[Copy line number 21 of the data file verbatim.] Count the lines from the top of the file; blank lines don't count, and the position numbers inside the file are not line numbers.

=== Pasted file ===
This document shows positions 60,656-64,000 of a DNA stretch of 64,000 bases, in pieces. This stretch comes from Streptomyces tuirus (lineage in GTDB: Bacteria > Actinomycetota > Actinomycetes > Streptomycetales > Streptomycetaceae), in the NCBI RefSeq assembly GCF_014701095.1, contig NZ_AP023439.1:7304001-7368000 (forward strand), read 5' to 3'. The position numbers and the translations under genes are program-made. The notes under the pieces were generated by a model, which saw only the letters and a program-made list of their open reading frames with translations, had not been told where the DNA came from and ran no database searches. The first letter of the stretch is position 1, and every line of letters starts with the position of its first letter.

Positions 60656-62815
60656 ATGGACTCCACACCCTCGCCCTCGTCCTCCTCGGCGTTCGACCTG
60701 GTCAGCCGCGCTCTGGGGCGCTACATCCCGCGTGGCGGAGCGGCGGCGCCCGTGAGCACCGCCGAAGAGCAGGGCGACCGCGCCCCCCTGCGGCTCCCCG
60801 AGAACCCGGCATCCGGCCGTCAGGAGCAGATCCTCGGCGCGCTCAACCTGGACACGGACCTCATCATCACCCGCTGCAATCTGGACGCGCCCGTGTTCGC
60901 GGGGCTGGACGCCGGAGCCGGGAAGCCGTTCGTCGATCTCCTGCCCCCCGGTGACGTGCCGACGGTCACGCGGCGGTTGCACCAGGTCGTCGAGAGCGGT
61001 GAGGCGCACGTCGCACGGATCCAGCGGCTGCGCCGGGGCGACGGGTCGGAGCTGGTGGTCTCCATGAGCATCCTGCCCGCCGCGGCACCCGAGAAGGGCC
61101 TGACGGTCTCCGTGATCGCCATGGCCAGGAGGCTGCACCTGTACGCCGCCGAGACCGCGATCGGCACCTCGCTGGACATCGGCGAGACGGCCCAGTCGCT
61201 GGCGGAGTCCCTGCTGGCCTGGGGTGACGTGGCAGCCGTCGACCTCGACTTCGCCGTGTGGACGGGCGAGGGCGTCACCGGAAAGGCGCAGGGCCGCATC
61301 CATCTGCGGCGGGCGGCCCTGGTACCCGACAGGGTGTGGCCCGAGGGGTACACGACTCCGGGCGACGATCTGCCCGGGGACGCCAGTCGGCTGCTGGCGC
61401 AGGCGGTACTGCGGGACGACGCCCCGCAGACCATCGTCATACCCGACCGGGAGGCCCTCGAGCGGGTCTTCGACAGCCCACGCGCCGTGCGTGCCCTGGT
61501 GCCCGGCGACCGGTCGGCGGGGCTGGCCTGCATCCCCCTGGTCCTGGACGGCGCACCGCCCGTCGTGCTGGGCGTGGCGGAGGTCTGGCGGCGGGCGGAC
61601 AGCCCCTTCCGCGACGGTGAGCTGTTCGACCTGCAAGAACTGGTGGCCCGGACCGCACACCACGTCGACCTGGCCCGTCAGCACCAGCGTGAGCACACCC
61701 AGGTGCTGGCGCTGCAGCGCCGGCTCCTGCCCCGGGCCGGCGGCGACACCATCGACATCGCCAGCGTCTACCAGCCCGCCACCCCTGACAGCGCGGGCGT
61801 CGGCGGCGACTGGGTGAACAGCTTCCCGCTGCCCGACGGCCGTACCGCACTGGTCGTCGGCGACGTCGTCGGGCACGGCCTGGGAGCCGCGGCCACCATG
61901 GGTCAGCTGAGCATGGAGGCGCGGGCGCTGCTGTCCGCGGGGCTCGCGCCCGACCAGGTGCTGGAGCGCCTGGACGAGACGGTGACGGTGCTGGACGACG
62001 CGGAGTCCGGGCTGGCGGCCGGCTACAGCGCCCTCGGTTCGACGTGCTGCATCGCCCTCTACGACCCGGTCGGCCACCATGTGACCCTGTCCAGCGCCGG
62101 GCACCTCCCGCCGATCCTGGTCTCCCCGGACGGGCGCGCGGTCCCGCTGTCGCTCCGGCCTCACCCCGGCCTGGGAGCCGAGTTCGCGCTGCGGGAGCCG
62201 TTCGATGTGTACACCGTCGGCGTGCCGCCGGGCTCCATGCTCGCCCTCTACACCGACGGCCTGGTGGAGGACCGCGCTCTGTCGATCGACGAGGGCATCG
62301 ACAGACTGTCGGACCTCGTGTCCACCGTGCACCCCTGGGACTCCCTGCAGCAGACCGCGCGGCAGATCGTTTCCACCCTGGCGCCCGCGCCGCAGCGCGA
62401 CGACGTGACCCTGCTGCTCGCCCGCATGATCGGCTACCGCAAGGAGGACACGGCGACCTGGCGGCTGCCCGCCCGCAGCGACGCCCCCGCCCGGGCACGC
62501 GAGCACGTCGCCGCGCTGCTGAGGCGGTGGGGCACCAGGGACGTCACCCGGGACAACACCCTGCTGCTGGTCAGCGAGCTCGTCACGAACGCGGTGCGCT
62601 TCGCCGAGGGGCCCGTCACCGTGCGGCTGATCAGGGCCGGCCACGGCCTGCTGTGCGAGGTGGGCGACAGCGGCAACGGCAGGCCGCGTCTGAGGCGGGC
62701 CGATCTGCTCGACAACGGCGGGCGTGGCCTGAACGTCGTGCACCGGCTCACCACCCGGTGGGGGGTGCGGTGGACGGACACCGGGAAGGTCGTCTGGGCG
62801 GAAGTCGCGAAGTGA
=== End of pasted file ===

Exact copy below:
62401 CGACGTGACCCTGCTGCTCGCCCGCATGATCGGCTACCGCAAGGAGGACACGGCGACCTGGCGGCTGCCCGCCCGCAGCGACGCCCCCGCCCGGGCACGC